Maintenance of the wood is an important consideration. No matter how durable the wood is, it will be affected by weather and sun exposure in the long run. Wood tends to soften and shrink if it isn't treated well. Wood can also deteriorate when it holds moisture. If the wood has sustained damage over the years, consider repairing it as soon as possible.
Lastly, it would help if you considered the very purpose that the wood would serve. You must determine the dimensions of your door, whether you want the door to be lightweight or heavy? It would help to consider what the barn would be used for and the implications of livestock and hay storing on the wooden door in the long run.
Types of Wood to Use and Why?
Pine is a popular wood used in construction. There are many different colors and species of Pine. If you want to go lighter brown, Pine is a great choice. The Pine barn door will have a smooth finish and a glassy look. You can also improve the sleekness and shine with the proper finishing.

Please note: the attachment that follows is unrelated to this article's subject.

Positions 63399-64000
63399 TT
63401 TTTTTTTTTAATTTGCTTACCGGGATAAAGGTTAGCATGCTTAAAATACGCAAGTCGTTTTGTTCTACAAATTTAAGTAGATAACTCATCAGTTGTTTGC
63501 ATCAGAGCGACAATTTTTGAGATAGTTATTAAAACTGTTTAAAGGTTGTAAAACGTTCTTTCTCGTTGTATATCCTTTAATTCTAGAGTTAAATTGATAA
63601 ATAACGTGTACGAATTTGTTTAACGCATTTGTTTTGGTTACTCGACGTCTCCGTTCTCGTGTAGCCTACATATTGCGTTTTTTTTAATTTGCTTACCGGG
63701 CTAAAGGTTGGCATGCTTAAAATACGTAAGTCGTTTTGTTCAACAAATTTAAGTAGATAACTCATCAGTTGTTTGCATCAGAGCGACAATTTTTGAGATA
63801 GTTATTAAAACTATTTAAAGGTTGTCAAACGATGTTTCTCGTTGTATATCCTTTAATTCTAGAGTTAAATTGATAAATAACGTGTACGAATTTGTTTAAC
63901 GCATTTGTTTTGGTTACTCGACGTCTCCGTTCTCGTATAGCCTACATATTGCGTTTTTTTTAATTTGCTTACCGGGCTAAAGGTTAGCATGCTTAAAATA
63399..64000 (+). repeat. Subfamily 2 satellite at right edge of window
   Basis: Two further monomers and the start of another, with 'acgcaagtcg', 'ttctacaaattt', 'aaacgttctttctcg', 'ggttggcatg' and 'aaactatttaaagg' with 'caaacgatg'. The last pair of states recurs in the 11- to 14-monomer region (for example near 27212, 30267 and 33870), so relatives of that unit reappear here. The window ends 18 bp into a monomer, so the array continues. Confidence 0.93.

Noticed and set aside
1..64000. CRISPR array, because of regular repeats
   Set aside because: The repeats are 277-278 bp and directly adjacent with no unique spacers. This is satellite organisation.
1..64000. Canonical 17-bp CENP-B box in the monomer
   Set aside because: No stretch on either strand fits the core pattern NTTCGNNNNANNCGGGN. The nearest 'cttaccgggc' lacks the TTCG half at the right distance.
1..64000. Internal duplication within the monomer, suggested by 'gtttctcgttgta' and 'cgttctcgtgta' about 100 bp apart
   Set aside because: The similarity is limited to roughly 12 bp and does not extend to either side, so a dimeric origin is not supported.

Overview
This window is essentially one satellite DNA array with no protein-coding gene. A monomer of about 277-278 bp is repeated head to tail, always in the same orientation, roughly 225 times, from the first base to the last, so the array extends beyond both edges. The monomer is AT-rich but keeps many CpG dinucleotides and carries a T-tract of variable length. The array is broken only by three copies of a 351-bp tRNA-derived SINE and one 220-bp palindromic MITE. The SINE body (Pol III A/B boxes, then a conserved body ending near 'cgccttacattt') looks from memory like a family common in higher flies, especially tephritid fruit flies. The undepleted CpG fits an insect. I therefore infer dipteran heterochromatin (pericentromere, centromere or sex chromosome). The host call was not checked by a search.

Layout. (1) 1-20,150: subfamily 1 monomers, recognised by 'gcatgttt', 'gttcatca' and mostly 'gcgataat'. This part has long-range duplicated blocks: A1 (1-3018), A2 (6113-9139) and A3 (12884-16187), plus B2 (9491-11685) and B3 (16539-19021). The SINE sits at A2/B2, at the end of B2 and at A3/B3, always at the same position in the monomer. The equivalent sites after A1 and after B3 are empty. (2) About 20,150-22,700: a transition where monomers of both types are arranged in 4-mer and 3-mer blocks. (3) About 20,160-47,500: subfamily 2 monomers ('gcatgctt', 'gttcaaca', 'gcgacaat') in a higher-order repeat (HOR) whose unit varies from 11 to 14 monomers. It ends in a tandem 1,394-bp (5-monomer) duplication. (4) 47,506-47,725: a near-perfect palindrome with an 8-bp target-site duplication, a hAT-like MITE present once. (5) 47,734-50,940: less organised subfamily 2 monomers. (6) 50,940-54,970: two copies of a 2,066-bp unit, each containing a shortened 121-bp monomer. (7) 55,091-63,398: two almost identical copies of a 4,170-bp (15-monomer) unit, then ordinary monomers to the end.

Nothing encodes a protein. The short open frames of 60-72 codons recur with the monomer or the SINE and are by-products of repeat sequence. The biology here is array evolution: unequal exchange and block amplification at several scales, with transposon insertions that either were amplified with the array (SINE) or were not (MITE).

Pine is not as expensive as it is softwood. This type of wood is prone to scratching but with the proper treatment and maintenance; you can have a Pine last about 10-20 years. The Pine door does not require much maintenance. You must sand and refinish areas that may absorb any moisture, and that's about it.
2. Knotty Alder
Alder is another type of softwood. The Red Alder is commonly used in woodwork despite being easy to scratch because it provides a fine, straight grain and a smooth texture. The red and light honey hues make for the ideal barn door. You can also use alder to fit in with other types of wood with the right stain and paint job.